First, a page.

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I think that technically the answer would be 6.0 x 10^-7 m for wavelength. However, it is easier to identify and compare wavelengths if the value is given in nanometers so it would be converted to 600 nm. If you wanted to be specific about sig figs, you could write a bar above the first zero to indicate 2 sig figs, but for this exercise I don't think that it matters.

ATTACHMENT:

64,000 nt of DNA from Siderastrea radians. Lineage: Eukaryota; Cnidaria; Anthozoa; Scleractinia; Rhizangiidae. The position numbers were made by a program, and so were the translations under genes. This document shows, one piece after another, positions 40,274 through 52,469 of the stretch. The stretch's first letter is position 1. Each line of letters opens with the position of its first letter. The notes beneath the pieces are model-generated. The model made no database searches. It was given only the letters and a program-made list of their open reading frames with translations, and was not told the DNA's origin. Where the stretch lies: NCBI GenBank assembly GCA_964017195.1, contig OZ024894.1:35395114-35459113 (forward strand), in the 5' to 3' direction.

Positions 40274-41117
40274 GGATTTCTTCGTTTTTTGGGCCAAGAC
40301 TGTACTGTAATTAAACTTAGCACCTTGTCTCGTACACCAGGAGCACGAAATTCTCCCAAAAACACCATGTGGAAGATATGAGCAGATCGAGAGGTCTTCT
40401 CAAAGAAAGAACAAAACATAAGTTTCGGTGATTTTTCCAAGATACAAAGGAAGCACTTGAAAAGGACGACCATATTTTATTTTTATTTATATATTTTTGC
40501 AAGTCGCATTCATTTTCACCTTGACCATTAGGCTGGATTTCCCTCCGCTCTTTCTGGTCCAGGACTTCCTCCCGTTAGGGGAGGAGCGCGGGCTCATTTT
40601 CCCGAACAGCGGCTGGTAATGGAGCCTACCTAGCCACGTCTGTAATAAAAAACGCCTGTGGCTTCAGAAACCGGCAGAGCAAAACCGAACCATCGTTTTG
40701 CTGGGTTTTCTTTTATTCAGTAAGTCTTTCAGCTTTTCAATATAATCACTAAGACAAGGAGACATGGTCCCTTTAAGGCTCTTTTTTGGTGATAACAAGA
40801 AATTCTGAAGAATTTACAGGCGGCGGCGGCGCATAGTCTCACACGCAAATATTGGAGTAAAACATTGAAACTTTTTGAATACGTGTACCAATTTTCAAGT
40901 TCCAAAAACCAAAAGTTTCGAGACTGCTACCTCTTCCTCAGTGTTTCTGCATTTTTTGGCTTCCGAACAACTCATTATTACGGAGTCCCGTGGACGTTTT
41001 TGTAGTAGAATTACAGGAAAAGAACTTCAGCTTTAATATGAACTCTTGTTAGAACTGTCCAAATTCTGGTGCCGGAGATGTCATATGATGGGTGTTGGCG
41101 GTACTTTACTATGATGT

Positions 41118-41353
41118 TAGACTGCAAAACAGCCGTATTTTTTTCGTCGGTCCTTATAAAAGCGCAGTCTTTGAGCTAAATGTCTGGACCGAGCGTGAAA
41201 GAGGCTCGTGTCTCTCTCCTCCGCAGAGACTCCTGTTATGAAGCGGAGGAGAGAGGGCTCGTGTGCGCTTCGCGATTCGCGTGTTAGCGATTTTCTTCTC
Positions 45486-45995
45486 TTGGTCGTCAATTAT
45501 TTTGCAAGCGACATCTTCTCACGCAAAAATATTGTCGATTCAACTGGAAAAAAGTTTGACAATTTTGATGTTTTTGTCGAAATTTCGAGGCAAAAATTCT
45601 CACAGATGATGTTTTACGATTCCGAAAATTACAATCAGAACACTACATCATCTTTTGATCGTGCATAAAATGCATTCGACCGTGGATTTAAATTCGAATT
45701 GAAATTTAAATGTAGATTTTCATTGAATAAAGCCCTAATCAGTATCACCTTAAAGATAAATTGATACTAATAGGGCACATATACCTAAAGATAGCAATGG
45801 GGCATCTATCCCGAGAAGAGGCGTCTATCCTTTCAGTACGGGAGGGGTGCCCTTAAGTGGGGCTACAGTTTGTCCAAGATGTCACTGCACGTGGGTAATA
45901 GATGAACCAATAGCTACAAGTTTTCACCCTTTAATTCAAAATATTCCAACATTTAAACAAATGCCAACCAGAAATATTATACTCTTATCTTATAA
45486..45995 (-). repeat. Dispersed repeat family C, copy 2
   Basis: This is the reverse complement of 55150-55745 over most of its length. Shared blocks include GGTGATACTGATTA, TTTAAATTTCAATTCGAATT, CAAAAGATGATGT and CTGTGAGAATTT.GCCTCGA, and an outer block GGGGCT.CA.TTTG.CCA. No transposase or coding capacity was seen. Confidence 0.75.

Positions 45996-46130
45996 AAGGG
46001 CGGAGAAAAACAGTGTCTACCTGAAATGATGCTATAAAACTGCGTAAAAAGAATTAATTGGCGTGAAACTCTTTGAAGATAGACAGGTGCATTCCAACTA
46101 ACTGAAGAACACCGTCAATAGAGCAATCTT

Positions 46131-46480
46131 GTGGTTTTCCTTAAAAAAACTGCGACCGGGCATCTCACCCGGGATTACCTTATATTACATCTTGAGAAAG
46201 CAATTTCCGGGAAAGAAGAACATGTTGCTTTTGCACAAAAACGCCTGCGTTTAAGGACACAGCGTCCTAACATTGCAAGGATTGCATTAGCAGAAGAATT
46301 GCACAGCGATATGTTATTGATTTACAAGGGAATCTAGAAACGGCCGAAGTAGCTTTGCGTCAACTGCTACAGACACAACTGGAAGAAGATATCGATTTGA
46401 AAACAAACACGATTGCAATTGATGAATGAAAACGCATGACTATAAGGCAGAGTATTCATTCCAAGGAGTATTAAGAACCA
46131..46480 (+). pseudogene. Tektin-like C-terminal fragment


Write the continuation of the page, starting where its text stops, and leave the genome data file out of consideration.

I also believe that they want us to convert the wavelengths from nm to m, it's another way to practice. For example, you would have to do extra dimensional analysis to solve for energy, wavelength, and frequency since they are not the same units. Just a way to challenge our problem solving skills, I think.
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